He was chairman of the board and CEO of Scranton GilletteCommunications, Inc., which specializes in trade magazines and was founded in1906 by his grandfather. Mr. Gillette started as a salesman for GillettePublishing in 1947. In 1960, two-thirds of Gillette Publishing Co. was sold toReuben H. Donnelley, which then merged with Dun & Bradstreet. Mr. Gillettealso moved to Donnelley/Dun & Bradstreet as a publisher and a vicepresident. In 1970, he rejoined his father’s firm, then Scranton PublishingCompany, and shortly become president of the firm, which was renamed ScrantonGillette Communications.

Mr. Gillette served as past president of the ChicagoBusiness Papers Association, as well as on the board of several insurance companies.He was the former Chairman of the Board of Occidental Life Insurance.

He served as alderman in Lake Forest, Ill., from 1979-1986and on the Public Safety and Waterfront committees. He was co-chairman of thecommittee that oversaw the creation of the city’s current beachfront.

Mr. Gillette was the husband of Karla Ann Spiel Gillette;father of Anne, Susan, James, Halbert and Edward; and grandfather of Alexander,Madeline, Carolyn, Julia and Isabelle.

Darwin Plants Renames Brand

The previously announced brand launch from Dutch perennialsexporter Darwin Plants, “Distinctly-Different,” has now been re-namedDarwin PlantSpotters.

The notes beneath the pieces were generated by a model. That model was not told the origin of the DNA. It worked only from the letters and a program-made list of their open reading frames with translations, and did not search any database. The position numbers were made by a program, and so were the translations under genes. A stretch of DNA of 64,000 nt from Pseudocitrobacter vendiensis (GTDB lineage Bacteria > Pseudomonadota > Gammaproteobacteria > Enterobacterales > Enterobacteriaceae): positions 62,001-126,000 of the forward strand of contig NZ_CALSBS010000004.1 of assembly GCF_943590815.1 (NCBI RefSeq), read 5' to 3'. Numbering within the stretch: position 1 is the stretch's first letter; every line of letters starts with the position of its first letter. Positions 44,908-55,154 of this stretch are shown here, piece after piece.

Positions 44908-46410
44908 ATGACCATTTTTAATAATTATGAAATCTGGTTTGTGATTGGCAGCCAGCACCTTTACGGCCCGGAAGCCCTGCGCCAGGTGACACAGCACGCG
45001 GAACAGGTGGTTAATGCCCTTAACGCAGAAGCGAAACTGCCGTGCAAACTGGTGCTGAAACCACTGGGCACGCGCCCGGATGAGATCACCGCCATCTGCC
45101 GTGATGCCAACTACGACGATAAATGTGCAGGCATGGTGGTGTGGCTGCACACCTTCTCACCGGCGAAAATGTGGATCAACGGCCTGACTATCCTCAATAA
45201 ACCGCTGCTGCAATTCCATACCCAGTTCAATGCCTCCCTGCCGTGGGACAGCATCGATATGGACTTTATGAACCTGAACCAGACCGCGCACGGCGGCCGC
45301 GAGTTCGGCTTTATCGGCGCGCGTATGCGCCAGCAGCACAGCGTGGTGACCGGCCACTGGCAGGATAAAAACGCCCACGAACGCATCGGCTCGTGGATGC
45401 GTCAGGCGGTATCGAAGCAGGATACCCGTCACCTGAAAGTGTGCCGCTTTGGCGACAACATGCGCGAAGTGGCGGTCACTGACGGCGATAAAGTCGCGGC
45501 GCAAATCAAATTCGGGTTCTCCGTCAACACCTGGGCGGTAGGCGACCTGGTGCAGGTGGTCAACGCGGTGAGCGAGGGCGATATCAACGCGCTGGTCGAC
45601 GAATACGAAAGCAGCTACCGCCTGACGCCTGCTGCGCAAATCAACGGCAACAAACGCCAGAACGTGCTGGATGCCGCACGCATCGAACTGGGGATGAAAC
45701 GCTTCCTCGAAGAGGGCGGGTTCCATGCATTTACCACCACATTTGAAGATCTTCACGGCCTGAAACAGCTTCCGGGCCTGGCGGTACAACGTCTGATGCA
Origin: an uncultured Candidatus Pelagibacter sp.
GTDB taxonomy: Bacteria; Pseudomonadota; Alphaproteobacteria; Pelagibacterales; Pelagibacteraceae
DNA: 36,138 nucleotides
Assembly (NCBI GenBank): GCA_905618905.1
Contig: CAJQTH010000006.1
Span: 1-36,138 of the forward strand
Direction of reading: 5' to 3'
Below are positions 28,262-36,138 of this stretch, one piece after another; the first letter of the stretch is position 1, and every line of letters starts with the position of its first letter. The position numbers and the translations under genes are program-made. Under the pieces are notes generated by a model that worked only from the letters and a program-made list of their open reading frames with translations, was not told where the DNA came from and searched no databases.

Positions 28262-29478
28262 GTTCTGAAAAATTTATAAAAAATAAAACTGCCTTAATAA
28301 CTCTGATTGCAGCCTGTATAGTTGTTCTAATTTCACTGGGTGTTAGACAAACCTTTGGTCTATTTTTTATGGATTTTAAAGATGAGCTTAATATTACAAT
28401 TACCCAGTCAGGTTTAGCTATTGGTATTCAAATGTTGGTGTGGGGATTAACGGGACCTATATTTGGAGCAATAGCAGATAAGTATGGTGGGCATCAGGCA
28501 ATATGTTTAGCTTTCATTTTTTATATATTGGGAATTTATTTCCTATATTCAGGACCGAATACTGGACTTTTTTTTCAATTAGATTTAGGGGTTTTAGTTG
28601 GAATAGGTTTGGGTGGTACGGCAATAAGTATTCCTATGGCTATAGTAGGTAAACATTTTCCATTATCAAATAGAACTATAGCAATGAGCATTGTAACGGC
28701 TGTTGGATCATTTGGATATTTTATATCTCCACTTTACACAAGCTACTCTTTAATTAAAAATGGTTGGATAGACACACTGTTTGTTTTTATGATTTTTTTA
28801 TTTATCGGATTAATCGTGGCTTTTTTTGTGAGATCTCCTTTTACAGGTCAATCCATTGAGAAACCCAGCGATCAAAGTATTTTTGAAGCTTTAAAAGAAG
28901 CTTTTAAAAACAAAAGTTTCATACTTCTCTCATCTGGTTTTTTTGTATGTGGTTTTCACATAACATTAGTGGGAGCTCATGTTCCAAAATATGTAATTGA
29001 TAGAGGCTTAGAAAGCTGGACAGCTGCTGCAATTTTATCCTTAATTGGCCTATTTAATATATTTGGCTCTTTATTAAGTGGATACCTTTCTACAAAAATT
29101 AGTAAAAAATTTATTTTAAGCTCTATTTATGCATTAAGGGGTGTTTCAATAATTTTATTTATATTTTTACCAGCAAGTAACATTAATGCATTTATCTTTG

Due to hit retail stores in Spring 2004, the DarwinPlantSpotters label will appear on up to 15 varieties of perennials, eachselected for its unique qualities and limited availability. Every plant soldcomes with an individually numbered certificate of authenticity and anintroduction to the hybridizer who discovered it.

In addition to this, the brand’s Web site,, will go live at the end of March 2004 and will serve asa comprehensive guide to the program. Detailed growing advice; history of howthe plants came into being; and hybridiser biographies will be featuredalongside the latest news stories about new plants being discovered, with manyopportunities for consumers to post their own comments and swap ideas withother gardening enthusiasts from around the world. Darwin PlantSpotterslaunches simultaneously in the United States, Canada, United Kingdom andRepublic of Ireland, but the Web site will be accessible worldwide. For moreinformation go to